NEW YORK – Late-stage biotech company CytoDyn announced on Monday that an early trial of its new drug candidate leronlimab (PRO 140) produced a positive clinical response in two patients with metastatic breast cancer.
The Phase Ib/II trial is investigating previously untreated CCR5-positive triple negative metastatic breast cancer patients who test negative for estrogen receptors, progesterone receptors, and excess HER2 protein, and test positive for CCR5 overexpression. Statuses of patients are confirmed prior to trial admittance using an immunohistochemistry test.
The first metastatic TNBC cancer patient enrolled in the trial at the time of data collection had no detectable circulating tumor cells or metastatic tumor cells in their blood. They also had reduced CCR5 expression on cancer-associated cells after 11 weeks of treatment with leronlimab.
The second patient has stage IV HER2-positive metastatic breast cancer and was enrolled into the trial under an emergency use of an investigational drug or biologic protocol. The patient's tumors shrunk, noted through MRI scans, after three weeks of treatment with leronlimab.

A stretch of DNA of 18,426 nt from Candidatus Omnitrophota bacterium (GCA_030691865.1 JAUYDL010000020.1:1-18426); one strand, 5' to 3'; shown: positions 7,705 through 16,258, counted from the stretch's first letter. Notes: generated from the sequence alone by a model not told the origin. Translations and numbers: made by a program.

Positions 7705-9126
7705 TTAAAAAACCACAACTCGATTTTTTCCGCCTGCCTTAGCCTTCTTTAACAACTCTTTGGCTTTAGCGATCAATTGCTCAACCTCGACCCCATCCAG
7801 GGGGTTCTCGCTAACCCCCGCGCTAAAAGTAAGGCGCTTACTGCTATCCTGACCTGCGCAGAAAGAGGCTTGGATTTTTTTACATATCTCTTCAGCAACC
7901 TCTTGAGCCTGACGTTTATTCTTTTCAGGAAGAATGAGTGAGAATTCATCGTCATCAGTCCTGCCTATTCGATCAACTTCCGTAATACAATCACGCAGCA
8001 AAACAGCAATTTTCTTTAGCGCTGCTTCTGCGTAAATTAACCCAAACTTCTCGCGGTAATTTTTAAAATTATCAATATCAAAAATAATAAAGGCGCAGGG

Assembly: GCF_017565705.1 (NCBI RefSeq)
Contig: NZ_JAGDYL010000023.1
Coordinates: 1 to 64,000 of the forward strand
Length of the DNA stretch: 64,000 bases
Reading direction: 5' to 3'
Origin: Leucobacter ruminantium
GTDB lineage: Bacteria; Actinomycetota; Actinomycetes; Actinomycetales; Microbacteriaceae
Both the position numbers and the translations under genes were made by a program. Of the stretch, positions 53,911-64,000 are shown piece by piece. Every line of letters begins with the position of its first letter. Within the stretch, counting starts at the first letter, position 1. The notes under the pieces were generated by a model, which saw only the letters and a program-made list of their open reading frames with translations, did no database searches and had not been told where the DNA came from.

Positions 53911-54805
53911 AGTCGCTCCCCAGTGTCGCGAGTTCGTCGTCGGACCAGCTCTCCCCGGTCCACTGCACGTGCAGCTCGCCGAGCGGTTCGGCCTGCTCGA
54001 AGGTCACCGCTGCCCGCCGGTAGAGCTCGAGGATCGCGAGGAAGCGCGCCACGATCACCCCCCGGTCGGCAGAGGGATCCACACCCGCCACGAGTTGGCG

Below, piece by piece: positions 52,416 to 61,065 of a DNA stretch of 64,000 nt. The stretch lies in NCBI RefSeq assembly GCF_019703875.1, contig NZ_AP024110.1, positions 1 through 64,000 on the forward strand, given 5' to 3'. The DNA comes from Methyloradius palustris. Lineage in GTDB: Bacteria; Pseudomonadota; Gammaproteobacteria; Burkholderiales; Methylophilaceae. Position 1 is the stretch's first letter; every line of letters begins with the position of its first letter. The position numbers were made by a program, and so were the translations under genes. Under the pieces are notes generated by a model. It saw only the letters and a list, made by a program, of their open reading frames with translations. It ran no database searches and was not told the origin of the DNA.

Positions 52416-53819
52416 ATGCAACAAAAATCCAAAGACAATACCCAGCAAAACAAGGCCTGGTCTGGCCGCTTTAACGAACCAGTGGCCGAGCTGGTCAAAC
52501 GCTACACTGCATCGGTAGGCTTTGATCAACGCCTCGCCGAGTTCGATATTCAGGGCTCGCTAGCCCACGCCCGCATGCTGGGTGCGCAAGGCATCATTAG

"It is very exciting to see ongoing results that demonstrate leronlimab's potential as a therapeutic option to treat patients with metastatic TNBC and MBC with HER2-positive condition," CytoDyn CEO Nader Pourhassan said in a statement.
No serious adverse effects have been reported yet in the trial.
Leronlimab, a subcutaneously injected CCR5 antagonist, is CytoDyn's lead product. In addition to early-phase studies in metastatic breast cancer, the drug is also in late-stage trials as a treatment of HIV.
CCR5 receptors play an important role in HIV. In fact, one of the early examples in personalized medicine was maraviroc (ViiV Healthcare's Selzentry), a CCR5 antagonist for the treatment of CCR5-topic HIV-1.
However, these receptors are thought now to also play a central role in tumor invasion and metastasis. In several cancers, increased CCR5 expression is an indicator of disease status. In a preclinical mouse xenograft study published earlier this year, CCR5 blockers reduced tumor metastases by 98 percent.
In May, the US Food and Drug Administration granted fast-track designation to leronlimab for use in combination with chemotherapy carboplatin for the treatment of patients with CCR5-positive metastatic TNBC.
CytoDyn's Phase Ib trial is a dose-escalation phase designed to determine the maximum tolerated dose of leronlimab. Phase II is a single arm study with 30 patients that will assess whether chemotherapy and the maximum tolerated dose of leronlimab will increase progression-free survival in patients with CCR5-positive metastatic TNBC.
The trial currently has 48 total patients, and the company seeks to continue enrollment.
The company is intending to file with the FDA for breakthrough therapy designation in Jan 2020 for leronlimab, and it is also eyeing other potential metastatic cancer indications for the drug.